I know. It sounds too good to be true. But I've seen it in action and it's a beautiful thing. Here's how it works.

First, you establish a principle that every IT project/initiative from now on will carry with it a measure of business criticality, i.e., how critical this particular initiative is to the business. Your criticality index can be based on the following chart.

Business Criticality Index

Level of Criticality


Degree of Business Support (as expressed by the senior executive(s) who are served by the project/system)

Level 1

Worthwhile endeavor: I support it and feel it's worthwhile. I can express some solid general reasons for my support.

Level 2

There is a good business case and ROI for this project that I can defend.

Level 3


Game changer. This project has the potential to significantly alter the competitive landscape for our organization and I/we really need to do it.

Level 4


This is a must-do project due to regulatory requirements, external market demands from customers, or competitive table stakes. Basically, if we don't do it, the future of the organization is at serious risk.

Once you have this rating system in place, you can approach the CFO and the CEO with the request to include the criticality index as part of the budget approval process. You explain that this index will be helpful for setting funding policy and priorities. For example, during lean times the CEO may decide that only projects with an average level of 3.1 or higher get funded. Then, in fat years, he may lower the number to 1.5. (From personal experience I can tell you that CEOs and CFOs absolutely love this. They feel as if you have suddenly given them a whole new level of control over the IT budget. You get instant hero status.)

Now comes the best part. When you review your projects or budget items with your business colleagues, you let the business users know that if they want anything at all, and I mean anything, they have be very clear as to how critical it really is. Because without a criticality measure, YOU can't even consider it. After all, it's part of the company's governance and approval process.

All of a sudden the game changes. No more taking anything IT does for granted. Laptop upgrades, new reports, iPhone support, whatever. If it's something the business community wants, they have to put a number on it. And they have to be able to back it up. (You will of course generously volunteer to help build the business case with them.)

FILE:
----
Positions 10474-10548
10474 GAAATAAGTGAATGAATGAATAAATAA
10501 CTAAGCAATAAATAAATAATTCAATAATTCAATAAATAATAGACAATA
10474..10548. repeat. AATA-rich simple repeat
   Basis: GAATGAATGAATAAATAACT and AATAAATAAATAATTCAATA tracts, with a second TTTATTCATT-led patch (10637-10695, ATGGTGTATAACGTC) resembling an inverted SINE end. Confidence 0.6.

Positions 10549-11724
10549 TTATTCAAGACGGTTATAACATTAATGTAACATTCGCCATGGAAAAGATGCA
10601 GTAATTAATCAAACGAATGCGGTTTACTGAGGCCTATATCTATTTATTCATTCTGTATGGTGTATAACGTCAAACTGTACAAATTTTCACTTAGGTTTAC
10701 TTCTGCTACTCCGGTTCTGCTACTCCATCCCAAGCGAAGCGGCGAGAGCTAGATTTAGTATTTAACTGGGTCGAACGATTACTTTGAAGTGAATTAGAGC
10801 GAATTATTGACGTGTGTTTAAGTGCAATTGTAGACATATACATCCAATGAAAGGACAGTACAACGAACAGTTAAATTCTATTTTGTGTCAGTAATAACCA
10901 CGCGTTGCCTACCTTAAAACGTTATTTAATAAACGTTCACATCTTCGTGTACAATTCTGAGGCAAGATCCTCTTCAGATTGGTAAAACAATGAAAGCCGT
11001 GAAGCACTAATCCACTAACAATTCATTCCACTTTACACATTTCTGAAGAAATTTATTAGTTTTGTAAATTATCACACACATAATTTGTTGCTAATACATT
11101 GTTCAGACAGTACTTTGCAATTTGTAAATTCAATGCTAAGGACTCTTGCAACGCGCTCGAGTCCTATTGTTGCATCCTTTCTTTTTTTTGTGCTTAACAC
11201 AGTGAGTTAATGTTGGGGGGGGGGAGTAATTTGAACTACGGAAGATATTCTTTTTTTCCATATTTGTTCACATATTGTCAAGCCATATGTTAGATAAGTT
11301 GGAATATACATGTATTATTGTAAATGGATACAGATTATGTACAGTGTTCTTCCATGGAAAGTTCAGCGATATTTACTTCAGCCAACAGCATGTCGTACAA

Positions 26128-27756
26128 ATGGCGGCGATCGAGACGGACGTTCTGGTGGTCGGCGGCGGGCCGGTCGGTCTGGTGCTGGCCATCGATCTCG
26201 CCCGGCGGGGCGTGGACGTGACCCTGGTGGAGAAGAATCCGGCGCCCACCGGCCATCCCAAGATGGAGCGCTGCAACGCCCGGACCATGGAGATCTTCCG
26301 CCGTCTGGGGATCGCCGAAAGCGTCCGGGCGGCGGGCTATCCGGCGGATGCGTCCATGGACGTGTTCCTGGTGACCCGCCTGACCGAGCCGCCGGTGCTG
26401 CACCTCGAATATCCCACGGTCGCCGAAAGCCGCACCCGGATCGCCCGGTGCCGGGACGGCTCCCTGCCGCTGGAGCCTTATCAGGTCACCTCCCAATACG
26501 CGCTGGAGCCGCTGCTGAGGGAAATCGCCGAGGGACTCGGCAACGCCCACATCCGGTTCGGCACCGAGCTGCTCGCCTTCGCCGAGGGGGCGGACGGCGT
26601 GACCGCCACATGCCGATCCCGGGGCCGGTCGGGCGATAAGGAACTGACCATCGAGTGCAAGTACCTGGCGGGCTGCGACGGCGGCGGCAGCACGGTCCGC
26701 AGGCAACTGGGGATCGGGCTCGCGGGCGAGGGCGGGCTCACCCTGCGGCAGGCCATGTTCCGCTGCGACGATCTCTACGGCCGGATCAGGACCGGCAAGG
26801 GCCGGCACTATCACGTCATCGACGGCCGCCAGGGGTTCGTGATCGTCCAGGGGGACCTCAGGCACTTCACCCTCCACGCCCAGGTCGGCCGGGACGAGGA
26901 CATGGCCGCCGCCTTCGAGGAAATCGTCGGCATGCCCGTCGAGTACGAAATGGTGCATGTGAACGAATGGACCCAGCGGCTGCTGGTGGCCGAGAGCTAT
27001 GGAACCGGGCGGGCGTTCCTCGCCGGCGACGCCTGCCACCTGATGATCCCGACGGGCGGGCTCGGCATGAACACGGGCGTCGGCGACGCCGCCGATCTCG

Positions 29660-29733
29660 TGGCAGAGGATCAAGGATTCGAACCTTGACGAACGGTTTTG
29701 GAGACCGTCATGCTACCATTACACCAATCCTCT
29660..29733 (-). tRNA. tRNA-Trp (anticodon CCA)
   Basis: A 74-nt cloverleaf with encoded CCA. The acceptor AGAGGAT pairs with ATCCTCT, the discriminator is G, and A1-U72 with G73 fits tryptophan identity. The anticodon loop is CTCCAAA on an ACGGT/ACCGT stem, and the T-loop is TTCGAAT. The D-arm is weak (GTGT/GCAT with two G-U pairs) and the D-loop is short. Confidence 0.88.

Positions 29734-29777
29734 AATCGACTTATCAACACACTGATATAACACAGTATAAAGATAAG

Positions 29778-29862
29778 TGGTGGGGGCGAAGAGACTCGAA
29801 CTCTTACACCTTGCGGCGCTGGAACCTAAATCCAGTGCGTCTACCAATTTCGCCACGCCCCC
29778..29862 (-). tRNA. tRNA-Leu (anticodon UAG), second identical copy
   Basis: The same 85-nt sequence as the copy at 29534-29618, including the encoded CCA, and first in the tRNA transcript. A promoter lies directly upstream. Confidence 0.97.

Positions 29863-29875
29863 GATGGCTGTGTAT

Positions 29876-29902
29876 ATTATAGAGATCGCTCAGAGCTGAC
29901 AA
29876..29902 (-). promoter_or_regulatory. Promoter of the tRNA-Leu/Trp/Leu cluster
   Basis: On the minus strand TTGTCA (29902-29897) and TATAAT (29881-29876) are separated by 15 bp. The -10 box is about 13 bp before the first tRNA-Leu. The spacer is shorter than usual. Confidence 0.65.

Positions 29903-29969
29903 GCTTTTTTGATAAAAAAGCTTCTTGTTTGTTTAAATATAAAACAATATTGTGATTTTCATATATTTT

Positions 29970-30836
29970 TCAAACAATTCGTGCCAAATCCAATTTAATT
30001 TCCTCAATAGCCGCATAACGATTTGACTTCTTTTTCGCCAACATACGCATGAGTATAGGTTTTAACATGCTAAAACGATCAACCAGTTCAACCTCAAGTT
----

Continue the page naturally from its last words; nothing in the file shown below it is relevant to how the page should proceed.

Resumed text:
You see how this works? Now you tell me, who is selling to whom. Here's the best part. If you get pushback from a rogue customer on a commitment, just leave the criticality index for that customer blank. Let the CEO handle it for you. That way, you aren't begging for support, you have baked it into the process.

What you can expect

Over time, your business leadership team will get used to the criticality measure and recognize that they have a permanent role in selling and supporting IT projects. They will partner with you on the basis of self interest, not because you have "sold" them on the idea. And when that happens, you'll really understand the power of that old IT management saying: "If you want to be truly successful selling your ideas and projects, don't sell them at all. Have your colleagues/customers do the selling for you."

About the Author

Marc J. Schiller, author of "The 11 Secrets of Highly Influential IT Leaders," is a speaker, strategic facilitator, and an advisor on the implementation of influential analytics. He splits his time between the front lines of client work and evangelizing to IT leaders and professionals about what it takes to achieve influence, respect and career success. Download a free excerpt of his book at http://11secretsforitleaders.com

This article was originally published on 09-28-2011